At some stage Bailey & Stone will be proving all new seating for the interior - re-shaped foam in four simpler sections. Currently there are a number of additional infill foam pieces to make a single berth, the likelihood of this being used as a berth is small. I want the option of it still being able to convert if required mind you,  but would be about 4" narrower after the works - slim people only need sleep here. The upholstery is a  very soft and natural Chenille fabric from Ross Fabrics called Plush Sage.

Sage.jpg

I felt this would be neutral enough without being too bland and will complement forthcoming new flooring inside the boat (in the cockpit there is the possibility of some 'Teak Carpet') though it would be ideal in navy with red lines though I understand stock of that is in limited supply. New curtains will also be the order of the day at some point.

Once this is complete then it will bring the first phase of refurbishment to a close and we can be able to use the boat.

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So Friday came and with it so did we at Ludham Bridge Boatyard where we collected Trixie - if only for the weekend because she is back in their care for the balance of works to be completed along with a bunch more I have come up with.

However, what a incredible change to the exterior! You may remember the 'before' photo:

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This is how she looked with a tatty canopy, fading painted accent line on the superstructure, a single non-working horn and a tired, rough gel coat. Under the water was bad news too - lots of growth on the hull, an Anode that had been struck by the prop where it was mounted on the Skeg.

Well while you cannot see all the improvements yet (some are yet to come some are under the floor mechanical things) the new canopy is just amazing. Unlike the previous one made by Jeckells this has radius curves for the glazing, and those glazing sections have been double stitched and the inside of such also covered with the fabric. This is Sunbrella Plus fabric and I have had the stitching upgraded to a thicker and UV resistant type to last longer too. This was all made by Bailey & Stone who are based in Butt Lane, Burgh Castle.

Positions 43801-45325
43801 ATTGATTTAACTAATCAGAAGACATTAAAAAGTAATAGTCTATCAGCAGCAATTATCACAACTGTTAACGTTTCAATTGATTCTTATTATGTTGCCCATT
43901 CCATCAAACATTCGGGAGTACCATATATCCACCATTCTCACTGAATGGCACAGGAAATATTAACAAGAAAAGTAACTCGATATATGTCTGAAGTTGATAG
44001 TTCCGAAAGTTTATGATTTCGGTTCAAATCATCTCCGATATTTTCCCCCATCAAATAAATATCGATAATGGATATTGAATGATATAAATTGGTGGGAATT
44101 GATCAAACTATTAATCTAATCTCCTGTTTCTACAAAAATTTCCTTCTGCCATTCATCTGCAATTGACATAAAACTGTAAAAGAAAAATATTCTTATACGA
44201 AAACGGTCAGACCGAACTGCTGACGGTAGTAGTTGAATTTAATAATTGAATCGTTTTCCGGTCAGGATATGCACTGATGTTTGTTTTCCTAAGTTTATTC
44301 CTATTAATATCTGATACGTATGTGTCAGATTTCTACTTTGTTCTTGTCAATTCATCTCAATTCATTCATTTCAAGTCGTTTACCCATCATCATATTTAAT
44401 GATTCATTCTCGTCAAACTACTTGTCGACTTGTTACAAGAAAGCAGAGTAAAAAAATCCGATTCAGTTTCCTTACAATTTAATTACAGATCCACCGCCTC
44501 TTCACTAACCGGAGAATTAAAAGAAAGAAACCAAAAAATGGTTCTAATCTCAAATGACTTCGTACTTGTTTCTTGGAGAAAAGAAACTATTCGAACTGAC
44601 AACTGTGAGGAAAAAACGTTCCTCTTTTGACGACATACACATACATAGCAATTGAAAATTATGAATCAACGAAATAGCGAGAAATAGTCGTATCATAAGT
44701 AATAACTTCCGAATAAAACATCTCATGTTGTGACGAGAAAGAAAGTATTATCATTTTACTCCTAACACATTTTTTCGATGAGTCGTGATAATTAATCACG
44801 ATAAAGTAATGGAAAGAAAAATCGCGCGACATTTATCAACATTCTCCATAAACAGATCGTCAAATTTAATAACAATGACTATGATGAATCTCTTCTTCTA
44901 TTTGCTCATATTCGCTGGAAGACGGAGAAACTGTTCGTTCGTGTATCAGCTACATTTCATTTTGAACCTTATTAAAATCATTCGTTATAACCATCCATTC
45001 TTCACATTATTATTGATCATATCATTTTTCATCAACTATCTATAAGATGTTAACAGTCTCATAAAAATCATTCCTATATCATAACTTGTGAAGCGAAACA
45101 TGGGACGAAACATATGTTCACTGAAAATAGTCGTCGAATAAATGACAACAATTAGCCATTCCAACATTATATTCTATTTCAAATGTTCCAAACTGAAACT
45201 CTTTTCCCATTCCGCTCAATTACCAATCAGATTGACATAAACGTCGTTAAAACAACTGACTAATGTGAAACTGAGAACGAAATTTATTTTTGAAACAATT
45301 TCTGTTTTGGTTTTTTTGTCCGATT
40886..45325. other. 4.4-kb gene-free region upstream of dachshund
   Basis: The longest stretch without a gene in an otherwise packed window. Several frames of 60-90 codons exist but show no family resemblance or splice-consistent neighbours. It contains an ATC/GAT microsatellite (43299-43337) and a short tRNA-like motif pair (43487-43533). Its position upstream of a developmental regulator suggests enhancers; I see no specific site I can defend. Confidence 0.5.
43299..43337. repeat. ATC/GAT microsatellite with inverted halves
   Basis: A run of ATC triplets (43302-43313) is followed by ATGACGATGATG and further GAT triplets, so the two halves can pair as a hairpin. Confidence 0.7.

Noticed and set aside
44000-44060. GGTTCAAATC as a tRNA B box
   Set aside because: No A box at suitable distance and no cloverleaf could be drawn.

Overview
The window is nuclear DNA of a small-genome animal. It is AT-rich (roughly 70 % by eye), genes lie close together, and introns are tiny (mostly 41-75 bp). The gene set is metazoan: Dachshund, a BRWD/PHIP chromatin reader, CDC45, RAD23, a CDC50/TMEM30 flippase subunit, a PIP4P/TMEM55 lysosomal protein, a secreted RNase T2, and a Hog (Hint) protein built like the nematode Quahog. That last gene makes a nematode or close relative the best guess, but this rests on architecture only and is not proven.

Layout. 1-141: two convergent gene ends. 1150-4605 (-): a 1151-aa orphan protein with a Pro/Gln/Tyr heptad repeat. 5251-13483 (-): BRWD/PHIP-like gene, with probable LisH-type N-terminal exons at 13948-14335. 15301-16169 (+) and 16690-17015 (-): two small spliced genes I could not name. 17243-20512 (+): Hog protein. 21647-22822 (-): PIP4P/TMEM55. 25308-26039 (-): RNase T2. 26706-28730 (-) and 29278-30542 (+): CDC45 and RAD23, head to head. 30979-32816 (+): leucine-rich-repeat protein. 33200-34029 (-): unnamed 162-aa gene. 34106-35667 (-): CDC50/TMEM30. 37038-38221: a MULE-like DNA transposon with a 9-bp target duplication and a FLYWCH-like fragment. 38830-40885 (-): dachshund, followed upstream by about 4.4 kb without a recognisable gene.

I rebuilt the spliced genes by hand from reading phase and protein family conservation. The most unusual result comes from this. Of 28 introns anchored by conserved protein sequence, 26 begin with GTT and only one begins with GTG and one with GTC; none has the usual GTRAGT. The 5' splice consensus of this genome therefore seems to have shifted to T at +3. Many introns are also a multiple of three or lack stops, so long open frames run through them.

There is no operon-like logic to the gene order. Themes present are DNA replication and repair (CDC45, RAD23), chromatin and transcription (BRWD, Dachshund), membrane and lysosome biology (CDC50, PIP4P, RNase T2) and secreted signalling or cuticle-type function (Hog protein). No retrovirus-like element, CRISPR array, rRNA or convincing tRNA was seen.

The other big improvement is what George  who runs Ludham Bridge Boatyard can achieve with his polishing. This is a time consuming process and so to have it done properly can cost. Some boatyards will 'cut and polish' whereby they use a use a compound polish that wears a small amount of the gel coat away to reveal fresh material under and it will naturally look shiny and wonderful. But that shine will soon go if not protected. George uses a variety of methods from wet sanding where needed, to different grades of polishing compound. Once the initial shine is then achieved a Carnauba wax is then applied which acts as a protector to the gel coat but this itself is subject to degradation from UV light and will 'yellow' in time so I then had a polymer polish applied over this. This means that this layer can be topped up as required to maintain he finish and future actual compounding (where a thin layer of the gel coat is worn away through the compound)  can be kept to the minimum.

The results have been staggering. So much so the boat is now brilliant white, and I have asked George to do the same to the entire cockpit area which is now looking an 'off white'. I was surprised that he said nobody had asked him to polish a cockpit seating and helm area before - but since it is exposed to the sunlight and is all get coats, why not.

Here is the 'after pic' - taken on the river. The fenders are looking great too - all new, the deals I designed work great as well. The only issue is the red line - it is too bright and a vinyl stripe. I am having this removed and replaced wither with a vinyl that matches the canopy colour more, or it will be a gloss painted finish to match the canopy colour. She also has new horns - twin high/low tone that sound like a classic Bentley when used.

Trixie.JPG

 

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4 hours ago, LondonRascal said:

I believe someone had asked for the old fenders, though I cannot for the life of me remember who. These include a bow fender, 8 size three and 2 size two fenders complete with lines. All inflated. Please PM if you are interested in them.

That would be Griff, wouldn't it??

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Poor little boat Trixie..